Wednesday, 8 February 2017

Walkers' London

Beautifully sunny day in London, 10C, spring on the way. In Warsaw, it's -7C. And snowing.

To get to know any city, go on foot. Last November, I was in Edinburgh on a similarly lovely, sun-drenched day (as sun-drenched as is possible in Edinburgh in November), but duties made sure that my trip from the airport to the BBC studios in the city centre and back was in a taxi, so I didn't have the opportunity for walking and snapping.

Today in London, however, I did. Below: Broadcasting House, the BBC's original studios. An amazing piece of purpose-built Art Deco architecture from the early 1930s.

Below: an often-overlooked London monument, once the highest building on the skyline, now a bit old-fashioned, without the tourist charisma of Berlin's Fernsehturm. BT Tower, formerly (and to me for always), the GPO Tower. A piece of telecommunications infrastructure that for me, as a child, ushered in a new era in  satellite transmissions. And it was here, some time in the early 1990s, that I attended a press conference held by British Telecom demonstrating something called the World Wide Web. A 34-minute walk from one meeting to the next - would have taken eight minutes by taxi, quarter of an hour by the Underground - yet those minutes spent walking brought joy and enlightenment, and memories of the Spirit of Place.

Below: rush-hour evening, King's Cross - as seen from St Pancras. The two railway termini stand side by side, athwart Pancras Road. In the distance, rising off to the right, Pentonville Road.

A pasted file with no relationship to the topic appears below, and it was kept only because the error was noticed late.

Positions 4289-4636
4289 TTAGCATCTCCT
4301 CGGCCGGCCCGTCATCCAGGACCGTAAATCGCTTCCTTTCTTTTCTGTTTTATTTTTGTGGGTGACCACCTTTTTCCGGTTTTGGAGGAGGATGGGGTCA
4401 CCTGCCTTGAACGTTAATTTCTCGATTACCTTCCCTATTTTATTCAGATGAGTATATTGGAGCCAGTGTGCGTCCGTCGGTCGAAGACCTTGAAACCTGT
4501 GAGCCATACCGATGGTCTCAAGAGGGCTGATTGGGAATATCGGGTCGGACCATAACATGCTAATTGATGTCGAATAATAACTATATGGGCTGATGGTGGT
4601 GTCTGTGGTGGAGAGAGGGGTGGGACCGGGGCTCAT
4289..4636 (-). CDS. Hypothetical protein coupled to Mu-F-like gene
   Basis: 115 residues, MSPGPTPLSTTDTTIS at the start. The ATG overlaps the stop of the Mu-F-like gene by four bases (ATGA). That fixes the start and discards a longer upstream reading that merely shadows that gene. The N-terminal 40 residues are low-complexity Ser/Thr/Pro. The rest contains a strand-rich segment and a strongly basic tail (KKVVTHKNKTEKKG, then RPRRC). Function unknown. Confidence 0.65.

Below: St Pancras station, seen from across the road from King's Cross station. Marvellous atmosphere as dusk falls. Let's walk right up and take a closer view at the magnificence of the old Midlands Grand Hotel.

Bricktorian Britain at its most impressive. Harking back to the Middle Ages, rather than embracing the modernity of technological progress of the Victorian age, George Gilbert Scott's structure is, like the Houses of Parliament, in the Gothic Revival style.

London as only London could be; so much of the capital is modern, yet so much timeless. Icons known the world over, such as the London Transport logo.

If you're in London on business, do plan your day to maximise the amount of walking you do. There is so much to see in this complex, multi-layered city, so many delights to charm the eye and enrich the soul.

WALKERS' LONDON UPDATE Thursday 9 February. I walk from Bank, across London Bridge, back across London Bridge, then re-crossed the Thames at Southwark Bridge, continued along the South Bank past the Globe, the National Theatre and NFT, then re-crossed the Thames for a fourth time, this time on the Golden Jubilee Bridge, across Charing Cross station, Trafalgar Square, Leicester Square, Chinatown, Soho, Fitzrovia and on to the Polish Embassy.

QUIZ PICS - anyone like to say where I took these two photographs?

This time last year:
Deconstructing political graffiti - London and Warsaw

This time three years ago:
Europe's peripheral woes

This time four years ago:
Winter returns to Warsaw

This time five years ago:
Babcia vs. Roma action, Centrum

This time six years ago:
Reasons to be cheerful

This time seven years ago:
Skiing in the Beskid Wyspowy

This time eight years ago:
What's to be done about Warsaw's unmade roads?

This time nine years ago:
Jeziorki in the fog


Sigismundo said...

The London Chatham and Dover Railway logo is from Blackfriars Bridge in London.

The Latin inscription presumably dates from Charles II's arrival in London in 1660 on the restoration of the monarchy. He departed Europe via Breda and landed at Dover, so presumably this is somewhere on the south bank not far from Blackfriars?

Michael Dembinski said...

@ Sigismundo -

The old Blackfriars Bridge, south of the river. One point.

The Latin inscription refers to event that happened later on in Charles II's reign... and it's north of the river...